I thought that, but I just weighed my PDA. If it had GPS built in it would be 100g or so lighter than carrying my Garmin and a logbook. I still wouldn’t trust it to perform either task without failing me. If Barry has found a robust unit, that might tip the scales in it’s favour.

Richard


#9

In reply to G4ERP:

On the basis that anything electronic will eventually break down at a maximally inconvenient time, I stick to the KISS pencil and paper - a ringbound reporters pad with 3 or 4 elastic hairbands around the pages to counteract the wind in a gale, or waterlog if it’s raining. And a short pencil sharpened both ends in case one end breaks ( A tip given to me by my CW tutor over 25 years ago!)

73 de Paul G4MD


#10

In reply to G4ERP:
I use a Sharp EL-6890 electronic organiser http://i222.photobucket.com/albums/dd308/m1avv/DSC01038Medium.jpg
as a notebook replacement. The 256K of memory is loads more than I need and all I have to do is switch on, type in QSO details and press enter (I usually just type a callsign and press enter). Battery drain is very low so it’ll keep working even after the low battery warning comes on.
There’s a serial interface to transfer data but for copying a few QSOs into the SOTA DB it’s not really worth using.
I’ve tried a pocket PC before but it was slower, mine has a GPS built in but the software isn’t really suitable for ‘off road’.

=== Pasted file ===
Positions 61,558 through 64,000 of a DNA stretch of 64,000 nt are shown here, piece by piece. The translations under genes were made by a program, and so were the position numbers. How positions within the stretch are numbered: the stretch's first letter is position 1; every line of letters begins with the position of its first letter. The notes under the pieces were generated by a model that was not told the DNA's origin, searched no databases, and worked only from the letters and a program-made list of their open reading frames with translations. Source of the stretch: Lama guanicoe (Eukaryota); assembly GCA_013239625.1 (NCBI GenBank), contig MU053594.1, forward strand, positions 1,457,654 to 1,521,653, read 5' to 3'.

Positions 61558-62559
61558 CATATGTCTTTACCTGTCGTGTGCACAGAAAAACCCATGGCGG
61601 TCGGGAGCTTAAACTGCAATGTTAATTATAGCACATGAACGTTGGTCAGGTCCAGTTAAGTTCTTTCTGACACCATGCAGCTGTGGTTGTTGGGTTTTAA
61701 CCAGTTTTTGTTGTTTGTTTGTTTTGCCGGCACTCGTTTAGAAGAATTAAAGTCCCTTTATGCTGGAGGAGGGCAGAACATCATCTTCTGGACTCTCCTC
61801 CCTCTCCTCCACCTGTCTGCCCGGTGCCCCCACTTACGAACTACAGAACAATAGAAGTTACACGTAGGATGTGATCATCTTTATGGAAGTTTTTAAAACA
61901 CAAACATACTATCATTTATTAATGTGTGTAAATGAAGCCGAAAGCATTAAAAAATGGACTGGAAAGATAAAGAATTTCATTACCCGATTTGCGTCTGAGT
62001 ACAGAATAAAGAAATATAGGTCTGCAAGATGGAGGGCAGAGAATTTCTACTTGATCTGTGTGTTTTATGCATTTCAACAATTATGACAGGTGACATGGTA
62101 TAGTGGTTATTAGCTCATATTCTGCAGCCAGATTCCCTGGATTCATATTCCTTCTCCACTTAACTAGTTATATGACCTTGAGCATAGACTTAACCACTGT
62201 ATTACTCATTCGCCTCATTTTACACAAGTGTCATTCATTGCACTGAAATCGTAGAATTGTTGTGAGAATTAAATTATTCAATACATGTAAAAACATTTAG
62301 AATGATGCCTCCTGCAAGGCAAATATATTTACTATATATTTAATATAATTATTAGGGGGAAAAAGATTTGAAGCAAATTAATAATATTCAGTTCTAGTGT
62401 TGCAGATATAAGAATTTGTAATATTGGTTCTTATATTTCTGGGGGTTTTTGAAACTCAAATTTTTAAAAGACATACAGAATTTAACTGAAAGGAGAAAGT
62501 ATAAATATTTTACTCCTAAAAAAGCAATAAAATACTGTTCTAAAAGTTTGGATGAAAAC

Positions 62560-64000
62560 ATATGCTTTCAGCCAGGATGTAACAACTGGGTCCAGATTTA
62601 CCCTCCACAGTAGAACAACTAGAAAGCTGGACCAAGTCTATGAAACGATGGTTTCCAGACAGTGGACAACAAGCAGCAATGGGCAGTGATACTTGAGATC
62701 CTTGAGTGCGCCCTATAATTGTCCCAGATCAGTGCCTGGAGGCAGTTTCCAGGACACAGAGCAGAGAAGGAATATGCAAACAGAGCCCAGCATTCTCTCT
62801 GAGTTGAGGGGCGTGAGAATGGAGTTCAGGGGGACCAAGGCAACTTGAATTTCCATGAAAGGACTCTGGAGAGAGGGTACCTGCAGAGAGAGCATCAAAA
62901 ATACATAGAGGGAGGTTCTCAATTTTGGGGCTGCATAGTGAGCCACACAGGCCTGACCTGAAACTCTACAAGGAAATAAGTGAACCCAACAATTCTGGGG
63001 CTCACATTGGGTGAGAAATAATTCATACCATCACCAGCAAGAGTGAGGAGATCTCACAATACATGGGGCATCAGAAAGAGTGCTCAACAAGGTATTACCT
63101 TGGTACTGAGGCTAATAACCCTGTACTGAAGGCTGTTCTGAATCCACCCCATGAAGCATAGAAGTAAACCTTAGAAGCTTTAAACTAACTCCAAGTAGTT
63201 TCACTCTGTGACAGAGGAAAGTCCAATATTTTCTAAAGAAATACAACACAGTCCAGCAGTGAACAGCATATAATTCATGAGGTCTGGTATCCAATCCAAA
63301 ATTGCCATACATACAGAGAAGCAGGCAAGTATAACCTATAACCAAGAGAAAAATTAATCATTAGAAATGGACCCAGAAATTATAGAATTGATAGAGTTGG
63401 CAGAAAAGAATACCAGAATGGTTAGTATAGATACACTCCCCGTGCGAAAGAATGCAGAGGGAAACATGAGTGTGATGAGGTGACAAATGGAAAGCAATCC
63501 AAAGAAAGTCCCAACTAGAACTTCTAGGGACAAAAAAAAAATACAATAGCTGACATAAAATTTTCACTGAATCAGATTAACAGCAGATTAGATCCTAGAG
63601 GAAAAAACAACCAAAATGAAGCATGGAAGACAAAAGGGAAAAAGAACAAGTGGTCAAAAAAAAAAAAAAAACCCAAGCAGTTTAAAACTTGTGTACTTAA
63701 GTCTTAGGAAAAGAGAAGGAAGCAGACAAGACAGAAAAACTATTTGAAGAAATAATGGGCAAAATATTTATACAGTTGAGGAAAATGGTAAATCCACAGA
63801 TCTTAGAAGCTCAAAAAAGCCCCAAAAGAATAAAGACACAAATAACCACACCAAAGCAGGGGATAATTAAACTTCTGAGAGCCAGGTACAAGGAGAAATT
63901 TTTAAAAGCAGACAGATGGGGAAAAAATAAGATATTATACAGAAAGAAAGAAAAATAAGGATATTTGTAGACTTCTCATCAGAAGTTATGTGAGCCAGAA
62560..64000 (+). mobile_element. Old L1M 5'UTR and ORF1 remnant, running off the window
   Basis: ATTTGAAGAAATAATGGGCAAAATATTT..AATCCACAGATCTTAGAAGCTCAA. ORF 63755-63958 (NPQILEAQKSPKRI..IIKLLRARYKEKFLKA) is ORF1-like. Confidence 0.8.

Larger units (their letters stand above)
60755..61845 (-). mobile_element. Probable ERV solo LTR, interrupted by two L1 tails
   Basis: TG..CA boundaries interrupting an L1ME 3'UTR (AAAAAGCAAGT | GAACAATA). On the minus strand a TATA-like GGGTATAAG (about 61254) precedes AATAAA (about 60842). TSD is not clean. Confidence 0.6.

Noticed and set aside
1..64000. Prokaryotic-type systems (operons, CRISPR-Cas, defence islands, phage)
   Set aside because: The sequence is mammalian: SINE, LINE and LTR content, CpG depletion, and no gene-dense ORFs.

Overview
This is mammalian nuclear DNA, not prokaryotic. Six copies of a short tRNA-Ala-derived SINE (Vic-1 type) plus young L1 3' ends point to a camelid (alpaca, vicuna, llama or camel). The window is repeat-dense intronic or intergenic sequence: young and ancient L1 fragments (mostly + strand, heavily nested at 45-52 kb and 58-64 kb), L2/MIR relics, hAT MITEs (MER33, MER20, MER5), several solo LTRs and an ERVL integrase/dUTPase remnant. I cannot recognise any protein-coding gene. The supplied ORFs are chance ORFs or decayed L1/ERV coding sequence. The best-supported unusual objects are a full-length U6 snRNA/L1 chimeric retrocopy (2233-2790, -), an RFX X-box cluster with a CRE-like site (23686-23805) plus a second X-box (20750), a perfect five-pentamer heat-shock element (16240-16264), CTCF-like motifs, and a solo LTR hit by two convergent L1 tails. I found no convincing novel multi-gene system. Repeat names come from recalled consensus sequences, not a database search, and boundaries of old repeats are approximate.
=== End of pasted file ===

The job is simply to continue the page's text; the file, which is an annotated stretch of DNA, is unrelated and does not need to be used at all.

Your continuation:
As a back up I’ve always got a mobile phone to store notes on.


#11

In reply to G4ERP:

I use a Palm Tungsten which is OK but is definitely not waterproof!!
Main reason is that I can download the log in a format for the SOTA database and in a format to plug into my home logging program and when I get home I am tired/bone idle/needing a drink (but not in that order!) so putting the log in twice manually does not come top of my priorities.

Having said that, the last three activations have been pencil and waterproof paper because (as those who worked me on the hills will know) the weather gods have decided to punish me for doubting their one and true prophets.

73

Barry GM4TOE


#12

In reply to GM4TOE:
Simon, Barry. Good afternoon, both.

Thnaks for the comments - and the link, Simon. I hadn’t considered an organiser. I had in mind writing an application to run under CE - partly as a learing exercise. A cut-down logging program, that sort of thing. I think there are development tools out there for the Sharp as well.